Midnight in Sweden: Casale Wins the 2022 Engineering Drone Video of the Year Competition By Luke Carothers
2022 has been a year of new horizons for the Engineering Drone Video of the Year (EDVY) Competition. When the inaugural EDVY Compe - tition launched in 2017, UAVs and drones held a much different posi - tion in the AEC industry. Over half a decade ago, these first EDVY videos had a DIY-quality, often coming as a result of an intrepid drone pilot asking for permission to film a construction site. This is a com - mon refrain amongst those who have been in the drone industry since that time and far before: that, ironically, convincing the AEC industry to adopt drones as a tool required quite a bit of leg work. Quite rapidly, UAVs and drones have been adopted into the daily practices of many major AEC firms, becoming indispensable tools for a variety of tasks in the design, construction, inspection, and maintenance of projects and structures. Just as the efforts of these early drones industry pioneers benefitted the current state of the AEC industry, so too has the EDVY Compe - tition grown in tandem. Drones are more than just a camera in the sky or method of generating new marketing content, although in the case of the latter it is evidently useful. This year’s competition was evidence of this development, providing viewers with stunning drone videography, but also context on how drone technology had an impact on a particular project. In much the same way our 2021 winner, Reid Hu, used aesthetics to convey information about the project, this trend was also present in this year’s field of competitors. Production choices such as color shifting and digital overlays made this year’s competition stronger than ever. Drones and UAVs are now influencing budgets, workflows, and safety procedures on projects across the globe. When it comes to Building Information Modeling(BIM) and 3D Modeling, drones have become an indispensable tool for engineering and construction projects. De - velopments in drone technology are continually allowing drones to fly higher, faster, and for a longer time. This has made them the ideal tool for capturing the necessary data for buildings and other large scale projects. The ability to accurately model a project at its different stages helps improve things like workflow. Drones have also drastically im - proved the safety of workers building the world around us. This was proven true in May 2021 when traffic was abruptly halted on the Her - nando de Soto bridge in Memphis, Tennessee. Engineers inspecting the bridge identified a fracture in the tie girder of the arch over the primary navigation channel. After traffic was halted, engineers deployed drones to assess the full extent of the fracture, a job that would have otherwise required workers to navigate a potentially compromised structure.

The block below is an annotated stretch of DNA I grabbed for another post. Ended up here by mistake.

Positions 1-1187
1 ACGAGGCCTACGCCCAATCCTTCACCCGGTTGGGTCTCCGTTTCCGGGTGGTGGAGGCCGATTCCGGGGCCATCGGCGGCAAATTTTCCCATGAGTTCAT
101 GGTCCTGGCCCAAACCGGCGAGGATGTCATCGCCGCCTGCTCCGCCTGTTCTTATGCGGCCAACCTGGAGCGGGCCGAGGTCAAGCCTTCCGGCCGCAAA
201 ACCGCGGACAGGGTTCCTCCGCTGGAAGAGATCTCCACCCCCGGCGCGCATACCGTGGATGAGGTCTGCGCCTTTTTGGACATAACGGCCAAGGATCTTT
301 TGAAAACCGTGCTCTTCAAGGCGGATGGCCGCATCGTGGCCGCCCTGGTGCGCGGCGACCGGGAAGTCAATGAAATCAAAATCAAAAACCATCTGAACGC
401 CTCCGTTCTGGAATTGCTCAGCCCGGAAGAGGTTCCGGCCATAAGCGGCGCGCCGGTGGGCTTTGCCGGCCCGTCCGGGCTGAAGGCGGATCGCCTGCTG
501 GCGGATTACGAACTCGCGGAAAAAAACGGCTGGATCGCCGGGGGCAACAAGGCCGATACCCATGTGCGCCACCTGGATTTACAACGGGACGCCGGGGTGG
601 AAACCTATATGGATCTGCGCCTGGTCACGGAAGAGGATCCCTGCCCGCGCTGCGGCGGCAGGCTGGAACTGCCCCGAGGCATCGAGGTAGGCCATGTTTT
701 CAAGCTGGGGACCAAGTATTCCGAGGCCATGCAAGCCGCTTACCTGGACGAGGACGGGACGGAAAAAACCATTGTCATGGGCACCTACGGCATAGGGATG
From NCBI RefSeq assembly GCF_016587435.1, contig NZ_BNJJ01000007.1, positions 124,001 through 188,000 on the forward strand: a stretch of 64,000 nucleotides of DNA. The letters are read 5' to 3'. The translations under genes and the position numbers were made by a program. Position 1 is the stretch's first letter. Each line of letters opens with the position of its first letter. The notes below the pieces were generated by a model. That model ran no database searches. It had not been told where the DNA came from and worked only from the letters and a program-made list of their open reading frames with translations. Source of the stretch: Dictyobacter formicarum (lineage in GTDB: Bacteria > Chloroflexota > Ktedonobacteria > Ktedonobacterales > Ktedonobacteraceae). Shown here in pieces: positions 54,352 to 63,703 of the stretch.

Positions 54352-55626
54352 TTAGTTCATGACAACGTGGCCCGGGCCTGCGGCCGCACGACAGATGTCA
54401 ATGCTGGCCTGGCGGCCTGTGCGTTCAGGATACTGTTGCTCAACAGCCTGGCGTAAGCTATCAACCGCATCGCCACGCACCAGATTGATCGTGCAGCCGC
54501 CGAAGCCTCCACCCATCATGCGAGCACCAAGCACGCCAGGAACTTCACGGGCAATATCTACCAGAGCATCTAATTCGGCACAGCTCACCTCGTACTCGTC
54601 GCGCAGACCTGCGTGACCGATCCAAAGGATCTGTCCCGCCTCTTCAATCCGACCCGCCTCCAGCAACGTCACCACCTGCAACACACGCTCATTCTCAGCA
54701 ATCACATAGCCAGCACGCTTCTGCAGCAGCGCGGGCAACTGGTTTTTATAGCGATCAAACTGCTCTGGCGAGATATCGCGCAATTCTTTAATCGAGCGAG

EDVY has benefited tremendously from this blossoming of drone and UAV technology. To accommodate for the complexity of these videos and the time and effort it took to produce them, we decided to shift the judging process slightly from previous years. In the past, our audience first voted on which video they thought was the best during the online voting period. The top vote-earners from this round were then evalu - ated by our panel of judges. This year’s competition was inverted, with our panel of judges watching and scoring the first group of entries. The top ten videos from this round of judging were then voted on by our audience over a 14-day period. This change resulted in the most electrifying round of voting in the history of the competition. Early in the first day of voting, HDR’s “A Childlike View” jumped out in front of the competition, garnering over 100 votes on the first day. Framed from the perspective of a drone op - erator’s child, HDR’s entry not only demonstrated the broad spectrum of drone applications in the AEC industry, but also called to their larger capacity to inspire the next generation and recruit more people into the industry. Using a child’s perspective to explain how drones support technologies like BIM, this not only explains why drones are helpful in the AEC industry to a general audience, but also does so in a way that will recruit the younger generation to the profession. At the same time HDR’s entry was rising, so too was RS&H’s “Wekiva Parkway- Section 6 Design-Build”, which used a combination of drone imagery of both the local flora and fauna and their infrastructure project in Sor - rento, Florida. This juxtaposition of imagery, combined with narration that serves the same purpose–listing the numbers of water crossings (3), road crossings (6), and wildlife crossings(9). The result is a video that contextualizes the project in its natural space. In the same way that HDR’s entry has the potential to draw new people to the industry, RS&H’s entry shows the environmental considerations that take place on a project of that scale. At the end of the first day, two videos rose to the top: Freese & Nich - ols’ “2022 Bois d’Arc Lake Drones Project” and Casale’s “Nitric Acid Plant.” Freese & Nichols has become a perennial contender for the top spot in the EDVY competition. After finishing in the finals in the 2021 competition, Freese and Nichols again returned with an exciting look at the construction of the Bois d’Arc Lake Dam in Texas, the state’s first major reservoir in 30 years. The video’s long sweeping shots–filled with both space and the movement of construction–pair with contextual information at the bottom of the screen and a switch to color as the project is completed. This effectively moves the viewer
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